They say laughter is the best medicine.
There should be a lot of healthy movie buffs populating the city after the North of Superior Film Association’s annual film festival hits Thunder Bay later this month.
Organizers say they often run into difficulties landing comedies for the two-weekend event, but this year proved different.
Along with the Oscar-nominated Nebraska and Philomena, the festival line-up is dotted with comedic fare, including The Kings of Summer, In a World and Love is All You Need.
The roster also includes Kevin Durand’s highly acclaimed Fruitvale Station, a drama that garnered early Academy Award talk, but never made its way to Thunder Bay, Durand’s hometown.
There’s a little something for everyone, said NOSFA’s Marty Mascarin.
“We have roughly 16 international films – eight dramas, five comedies and three documentaries, so it’s a really nice mix of international cinema,” Mascarin said.
Picking what films to put on the line-up is based on several factors. First and foremost they should be films people want to see.
Availability is also key.
“We are provided a list of releases by the film circuit, which is a branch of the Toronto International Film Festival and they co-ordinate the activities of ourselves and about 180 other film societies across the country,” Mascarin said.
“We get a list from them on a quarterly basis and we use that for a starting point. But we’re not limited to that. There are titles we become aware of. Obviously we’re looking at films that are being released in Toronto, Montreal and Vancouver.”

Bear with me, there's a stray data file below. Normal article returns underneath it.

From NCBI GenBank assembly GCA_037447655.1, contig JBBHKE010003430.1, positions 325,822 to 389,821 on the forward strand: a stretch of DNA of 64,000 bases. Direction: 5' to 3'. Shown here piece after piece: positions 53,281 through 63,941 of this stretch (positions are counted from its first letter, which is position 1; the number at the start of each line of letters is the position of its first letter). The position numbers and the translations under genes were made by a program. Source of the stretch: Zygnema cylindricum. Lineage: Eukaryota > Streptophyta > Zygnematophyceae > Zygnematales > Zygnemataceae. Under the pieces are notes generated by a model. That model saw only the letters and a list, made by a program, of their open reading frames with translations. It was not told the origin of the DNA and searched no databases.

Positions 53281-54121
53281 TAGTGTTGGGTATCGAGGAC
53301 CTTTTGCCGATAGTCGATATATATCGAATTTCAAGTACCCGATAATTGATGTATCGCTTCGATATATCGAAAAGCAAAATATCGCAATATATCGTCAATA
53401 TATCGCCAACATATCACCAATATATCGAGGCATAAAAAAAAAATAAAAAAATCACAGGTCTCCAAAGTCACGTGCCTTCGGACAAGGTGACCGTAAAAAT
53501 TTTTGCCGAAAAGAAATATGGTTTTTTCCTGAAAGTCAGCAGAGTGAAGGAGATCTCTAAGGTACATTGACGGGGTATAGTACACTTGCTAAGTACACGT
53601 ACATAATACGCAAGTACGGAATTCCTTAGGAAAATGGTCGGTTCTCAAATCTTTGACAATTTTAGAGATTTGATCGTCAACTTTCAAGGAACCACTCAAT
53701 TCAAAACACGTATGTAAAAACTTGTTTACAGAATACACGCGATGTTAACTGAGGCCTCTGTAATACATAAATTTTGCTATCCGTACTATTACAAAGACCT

NOSFA members study reviews and make their choices from there.
“We put in our requests and then we keep our fingers crossed,” Mascarin said.
This year’s selections originate from seven different countries.
It’s Wadjda, a film from Saudi Arabia that has Mascarin most excited.
“It’s quite a repressive country, the regime there, and that’s the theme of the movie. It’s a 10-year-old girl who sets her sights on wanting a bicycle, and that’s not allowed for women generally. So she’s bucking the cultural morays,” he said.
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Other dramas on the bill include Short Term 12, Inside Llewyn Davis (screening on March 20), Broken Circle Breakdown, The Past and The Selfish Giant.
The documentaries are Watermark, Good Ol’ Freda and The Crash Reel.
The festival, being held again at Silver City cinemas on March 23 and 30, will also feature shorts made by local film makers, including Ryan La Via’s Sticky Money and Red Light, Luke Gradmont’s Last Straw and To the Beat of the Beverly School, directed by Mike Pivar.
Festival co-ordinator Catherine Powell said she’s excited for a number of reasons, particularly the comedies.
“It’s nice to have lighter fare. Everyone’s been through such a hard winter. We’re all looking forward to spring, so it’s going to be a really fun festival. We’ve got great documentaries and some really wonderful dramas.”
Advance tickets for NOSFA members – memberships cost $10 for the season – go on sale on Friday at noon at the UPS store. Six-packs are $30 apiece.
Tickets can also be purchased at the door, $6 for members and $9 for non-members.
Powell said it’s best to show up early because advance tickets do not guarantee admission to individual shows and they often sell out.
The schedule will be released on March 20.
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